Parents are hard to do in youth literature. They're missing or the problem or just not really there. If they're not driving the plot (as the problem), they have to be on the sidelines in order to let the teens take center stage. You can't have too much deus ex parentis, or it's a weak book. Parents that are good and supportive, part of the story, without getting in the way? They're hard, and they're rare.
February is Parent Leadership Month, so in honor of that, here's a list of books with some kick-ass parents, or at least decent ones.
Airhead by Meg Cabot. In general, Cabot has excellent parents. I chose this title, because Em's parents have a very fine needle to thread after their gamer daughter gets her brain transplanted into a supermodel's body. Inside, she's still Em, but technically, they're not supposed to know her at all.
Harry Potter and the Chamber of Secrets by JK Rowling. Sure, Harry's mom sacrificed herself to save his life, but let's be honest, it's the Weasleys who earn the parenting awards here, not only for their own kids, but for the ones they collect along the way. Chamber of Secrets is where we first really get to know them.
If I Stay by Gayle Forman. Ok, so Mia's parents die pretty early on in this book, but luckily, there's a lot of flashback. I love how her parents are supportive and wonderful, even though they weren't great (although they tried) when she was younger. The sequel, Where She Went is definitely worth the read.
I Kissed a Zombie, and I Liked It by Adam Selzer. Alley is the Ice Queen of the cynical, sarcastic kids of her Des Moines high school until she meets a great guy--who just happens to be a zombie. Alley's parents are great in learning about the undead life and being supportive of the relationship, while still not letting Alley throw her life away on first love.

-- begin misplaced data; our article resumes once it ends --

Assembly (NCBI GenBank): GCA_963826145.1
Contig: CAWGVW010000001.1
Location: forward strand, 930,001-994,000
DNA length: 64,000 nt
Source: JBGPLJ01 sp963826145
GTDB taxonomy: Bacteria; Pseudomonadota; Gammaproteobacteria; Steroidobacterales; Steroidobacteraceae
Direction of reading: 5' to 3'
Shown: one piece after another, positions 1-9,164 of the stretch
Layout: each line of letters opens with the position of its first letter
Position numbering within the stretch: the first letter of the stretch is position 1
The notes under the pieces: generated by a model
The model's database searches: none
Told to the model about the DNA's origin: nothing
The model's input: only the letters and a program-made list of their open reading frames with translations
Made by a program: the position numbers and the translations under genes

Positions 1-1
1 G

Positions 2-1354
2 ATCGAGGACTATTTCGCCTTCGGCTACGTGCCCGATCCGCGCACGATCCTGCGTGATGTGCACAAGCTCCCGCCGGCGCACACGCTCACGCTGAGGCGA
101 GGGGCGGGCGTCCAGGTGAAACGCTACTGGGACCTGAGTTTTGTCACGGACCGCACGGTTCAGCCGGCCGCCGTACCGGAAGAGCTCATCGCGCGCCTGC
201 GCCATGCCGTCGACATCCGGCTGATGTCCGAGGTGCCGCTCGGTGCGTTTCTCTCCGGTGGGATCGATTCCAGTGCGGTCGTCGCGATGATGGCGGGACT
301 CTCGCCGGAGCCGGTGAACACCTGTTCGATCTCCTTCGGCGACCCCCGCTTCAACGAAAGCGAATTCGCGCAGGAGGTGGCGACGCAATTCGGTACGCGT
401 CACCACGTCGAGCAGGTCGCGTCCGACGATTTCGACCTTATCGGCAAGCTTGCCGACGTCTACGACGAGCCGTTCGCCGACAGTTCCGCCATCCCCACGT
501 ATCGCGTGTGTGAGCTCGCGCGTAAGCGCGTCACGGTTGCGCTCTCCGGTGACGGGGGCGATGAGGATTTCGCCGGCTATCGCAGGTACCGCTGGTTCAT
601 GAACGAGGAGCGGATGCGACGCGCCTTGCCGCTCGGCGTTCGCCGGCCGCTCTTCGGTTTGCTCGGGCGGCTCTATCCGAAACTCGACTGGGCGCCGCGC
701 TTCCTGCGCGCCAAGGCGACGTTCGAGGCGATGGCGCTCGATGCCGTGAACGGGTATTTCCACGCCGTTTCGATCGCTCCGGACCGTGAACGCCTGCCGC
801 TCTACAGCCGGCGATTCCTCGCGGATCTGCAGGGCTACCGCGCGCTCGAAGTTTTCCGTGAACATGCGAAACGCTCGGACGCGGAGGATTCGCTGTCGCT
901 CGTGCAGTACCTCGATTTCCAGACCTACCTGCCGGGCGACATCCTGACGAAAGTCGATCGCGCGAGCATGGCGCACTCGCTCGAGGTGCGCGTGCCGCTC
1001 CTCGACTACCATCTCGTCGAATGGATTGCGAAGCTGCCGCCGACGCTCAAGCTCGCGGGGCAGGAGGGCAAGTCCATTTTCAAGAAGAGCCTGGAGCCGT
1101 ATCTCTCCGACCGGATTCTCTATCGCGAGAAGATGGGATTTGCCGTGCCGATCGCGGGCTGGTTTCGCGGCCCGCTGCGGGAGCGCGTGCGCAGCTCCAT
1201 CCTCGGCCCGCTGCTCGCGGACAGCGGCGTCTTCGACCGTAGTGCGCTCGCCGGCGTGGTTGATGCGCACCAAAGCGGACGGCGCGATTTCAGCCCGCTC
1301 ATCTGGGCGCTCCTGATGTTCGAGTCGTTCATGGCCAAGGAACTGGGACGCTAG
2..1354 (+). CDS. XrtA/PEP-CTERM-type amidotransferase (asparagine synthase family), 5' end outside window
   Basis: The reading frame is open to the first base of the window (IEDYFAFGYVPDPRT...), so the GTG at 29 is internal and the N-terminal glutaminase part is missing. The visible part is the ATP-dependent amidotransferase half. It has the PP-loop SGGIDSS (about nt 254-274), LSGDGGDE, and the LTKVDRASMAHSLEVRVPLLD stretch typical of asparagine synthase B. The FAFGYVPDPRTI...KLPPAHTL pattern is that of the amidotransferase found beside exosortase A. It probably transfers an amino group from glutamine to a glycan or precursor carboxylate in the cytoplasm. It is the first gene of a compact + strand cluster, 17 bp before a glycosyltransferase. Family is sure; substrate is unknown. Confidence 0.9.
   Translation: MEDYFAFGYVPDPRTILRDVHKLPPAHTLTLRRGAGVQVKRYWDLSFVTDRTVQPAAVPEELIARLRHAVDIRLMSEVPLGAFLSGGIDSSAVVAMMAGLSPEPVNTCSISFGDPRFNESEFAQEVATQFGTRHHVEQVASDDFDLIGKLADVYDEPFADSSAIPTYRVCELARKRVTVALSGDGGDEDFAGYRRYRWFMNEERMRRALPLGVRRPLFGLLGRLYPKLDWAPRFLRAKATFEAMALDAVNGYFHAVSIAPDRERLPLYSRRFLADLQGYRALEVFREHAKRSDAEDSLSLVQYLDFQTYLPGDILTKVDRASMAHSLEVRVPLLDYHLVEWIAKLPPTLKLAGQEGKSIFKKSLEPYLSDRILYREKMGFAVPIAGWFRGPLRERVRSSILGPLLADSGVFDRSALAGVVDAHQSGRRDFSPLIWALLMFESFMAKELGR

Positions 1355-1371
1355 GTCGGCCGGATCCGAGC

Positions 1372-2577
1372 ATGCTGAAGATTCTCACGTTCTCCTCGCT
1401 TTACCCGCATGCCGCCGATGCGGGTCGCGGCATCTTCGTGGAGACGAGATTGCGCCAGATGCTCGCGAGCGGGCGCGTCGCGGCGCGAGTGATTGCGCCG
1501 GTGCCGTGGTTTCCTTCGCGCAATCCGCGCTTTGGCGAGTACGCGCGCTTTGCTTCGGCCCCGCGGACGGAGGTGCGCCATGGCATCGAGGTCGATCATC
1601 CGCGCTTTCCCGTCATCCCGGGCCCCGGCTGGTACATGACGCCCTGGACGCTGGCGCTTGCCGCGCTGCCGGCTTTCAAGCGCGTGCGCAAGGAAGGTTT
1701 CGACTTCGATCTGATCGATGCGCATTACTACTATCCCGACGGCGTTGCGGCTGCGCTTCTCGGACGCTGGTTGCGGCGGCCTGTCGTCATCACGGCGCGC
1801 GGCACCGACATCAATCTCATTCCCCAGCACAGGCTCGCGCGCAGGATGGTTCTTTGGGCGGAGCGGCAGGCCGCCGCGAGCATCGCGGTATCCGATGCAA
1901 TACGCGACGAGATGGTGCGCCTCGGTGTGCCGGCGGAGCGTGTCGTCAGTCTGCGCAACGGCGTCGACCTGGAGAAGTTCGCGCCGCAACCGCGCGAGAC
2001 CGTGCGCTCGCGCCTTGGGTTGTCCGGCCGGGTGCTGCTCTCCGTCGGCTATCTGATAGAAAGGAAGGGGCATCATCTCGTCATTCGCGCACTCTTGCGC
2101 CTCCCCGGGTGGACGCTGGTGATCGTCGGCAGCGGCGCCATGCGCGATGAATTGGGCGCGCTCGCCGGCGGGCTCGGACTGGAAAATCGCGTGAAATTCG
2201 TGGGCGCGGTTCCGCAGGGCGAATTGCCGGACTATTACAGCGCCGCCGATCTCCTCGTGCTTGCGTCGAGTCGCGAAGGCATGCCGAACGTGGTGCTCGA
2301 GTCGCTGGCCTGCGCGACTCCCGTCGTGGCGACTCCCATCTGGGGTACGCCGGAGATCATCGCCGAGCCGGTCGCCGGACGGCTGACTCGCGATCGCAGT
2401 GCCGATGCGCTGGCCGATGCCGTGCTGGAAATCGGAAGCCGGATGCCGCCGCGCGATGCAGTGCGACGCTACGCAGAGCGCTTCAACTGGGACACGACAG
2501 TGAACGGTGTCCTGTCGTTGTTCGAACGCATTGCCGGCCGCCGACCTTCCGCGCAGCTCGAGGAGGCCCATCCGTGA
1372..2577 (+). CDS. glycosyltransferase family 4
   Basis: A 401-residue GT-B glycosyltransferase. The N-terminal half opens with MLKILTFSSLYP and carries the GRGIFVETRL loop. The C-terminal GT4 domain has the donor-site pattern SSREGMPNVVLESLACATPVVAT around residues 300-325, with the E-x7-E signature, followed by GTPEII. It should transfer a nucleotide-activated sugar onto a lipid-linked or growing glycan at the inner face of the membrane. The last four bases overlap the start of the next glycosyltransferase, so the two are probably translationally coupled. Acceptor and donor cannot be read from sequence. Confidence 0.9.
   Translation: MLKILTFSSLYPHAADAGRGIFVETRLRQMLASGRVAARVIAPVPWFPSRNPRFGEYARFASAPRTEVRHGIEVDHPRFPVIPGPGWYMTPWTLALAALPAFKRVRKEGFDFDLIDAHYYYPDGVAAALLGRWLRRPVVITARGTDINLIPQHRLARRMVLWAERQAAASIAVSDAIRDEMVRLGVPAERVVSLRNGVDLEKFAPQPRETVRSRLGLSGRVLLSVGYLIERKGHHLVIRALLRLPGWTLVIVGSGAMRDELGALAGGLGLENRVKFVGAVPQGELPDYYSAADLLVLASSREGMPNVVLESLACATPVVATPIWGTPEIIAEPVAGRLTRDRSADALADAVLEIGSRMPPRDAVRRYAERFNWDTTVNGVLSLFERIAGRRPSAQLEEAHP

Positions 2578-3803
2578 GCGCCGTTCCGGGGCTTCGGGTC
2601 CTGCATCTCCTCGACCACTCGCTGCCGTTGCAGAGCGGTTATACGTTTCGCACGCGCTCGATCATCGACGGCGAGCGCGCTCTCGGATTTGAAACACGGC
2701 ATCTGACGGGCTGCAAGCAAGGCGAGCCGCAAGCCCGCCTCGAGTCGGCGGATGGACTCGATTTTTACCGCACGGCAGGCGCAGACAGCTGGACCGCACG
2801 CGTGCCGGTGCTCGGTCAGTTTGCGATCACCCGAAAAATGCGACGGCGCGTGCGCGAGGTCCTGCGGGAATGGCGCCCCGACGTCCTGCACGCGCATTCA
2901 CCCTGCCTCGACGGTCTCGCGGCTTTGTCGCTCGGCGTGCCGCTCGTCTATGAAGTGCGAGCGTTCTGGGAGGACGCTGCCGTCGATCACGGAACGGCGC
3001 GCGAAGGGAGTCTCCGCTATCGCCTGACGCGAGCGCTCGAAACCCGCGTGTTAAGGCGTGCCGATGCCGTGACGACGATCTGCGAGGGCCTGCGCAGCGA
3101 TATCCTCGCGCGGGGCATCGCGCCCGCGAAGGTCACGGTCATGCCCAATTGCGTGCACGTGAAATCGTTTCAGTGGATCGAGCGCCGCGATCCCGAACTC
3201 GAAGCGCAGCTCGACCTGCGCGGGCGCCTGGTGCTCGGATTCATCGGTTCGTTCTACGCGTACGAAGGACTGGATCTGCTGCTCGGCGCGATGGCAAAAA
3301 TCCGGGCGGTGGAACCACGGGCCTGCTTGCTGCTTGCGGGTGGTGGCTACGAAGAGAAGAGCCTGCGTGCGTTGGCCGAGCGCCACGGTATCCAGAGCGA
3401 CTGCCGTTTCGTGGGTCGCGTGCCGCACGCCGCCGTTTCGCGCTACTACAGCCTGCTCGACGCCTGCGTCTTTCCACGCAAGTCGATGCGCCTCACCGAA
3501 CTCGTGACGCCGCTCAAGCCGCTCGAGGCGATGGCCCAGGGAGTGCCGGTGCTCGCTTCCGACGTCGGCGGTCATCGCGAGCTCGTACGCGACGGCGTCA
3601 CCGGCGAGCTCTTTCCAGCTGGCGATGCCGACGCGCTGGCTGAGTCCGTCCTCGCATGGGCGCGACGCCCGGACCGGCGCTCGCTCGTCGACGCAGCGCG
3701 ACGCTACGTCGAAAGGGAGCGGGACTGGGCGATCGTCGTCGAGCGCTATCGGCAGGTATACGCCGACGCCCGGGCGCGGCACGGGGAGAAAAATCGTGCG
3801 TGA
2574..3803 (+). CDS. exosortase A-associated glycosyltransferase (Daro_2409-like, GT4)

Finnikin of the Rock by Melina Marchetta. Ever since the Days of the Unspeakable, when the royal family was murdered and Lumatere cursed, Finnikin has been roaming the neighboring kingdoms, checking on the refugees. His father, head of the Royal Guard, has been a prisoner. Guys, Trevanion is gruff and rough, but so wonderful. So wonderful. The first in a trilogy, the third Quintana of Charyn comes out in April. Cannot wait.
I'd Tell You I Love You, But Then I'd Have to Kill You by Ally Carter. Cammie can ace spy school and is an expert at trade-craft, but general romance is a little harder. Of course, when your mother is the head of the spy school, things are even more complicated. I love how Cammie's mom balances the line of teacher/school head/single parent. The first in a series, the second is Cross My Heart and Hope to Spy.
Lola and the Boy Next Door by Stephanie Perkins. Lola's not sure what's going on now that Cricket Bell has moved back in next door. When her birth mother shows up, things are harder. Lola's birth mother isn't getting any awards, but her dads certainly are. They're funny, supportive, and protective when needed.
Sucks to Be Me: The All-True Confessions of Mina Hamilton, Teen Vampire (maybe) by Kimberly Pauley. Mina has to take vampire classes after school to see if she wants to become one, like her parents. Mina's parents are sympathetic and supportive of the impossible choice Mina faces and, in the end, are the reason why she decides what she does. Check out the sequel, Still Sucks to Be Me: The All-true Confessions of Mina Smith, Teen Vampire.
Angus, Thongs and Full-Frontal Snogging: Confessions of Georgia Nicolson by Louise Rennison. Georgia is mainly preoccupied with her love life, but readers will fall in love with her insane cat, mad toddler sister, crazy parents, and the Bison dancing of the Ace Gang. Georgia's parents are a source of constant embarrassment, but they're there, they know what's going on, and have some sage advice, if only Georgia would take it.
Who are your favorite parents in teen literature?
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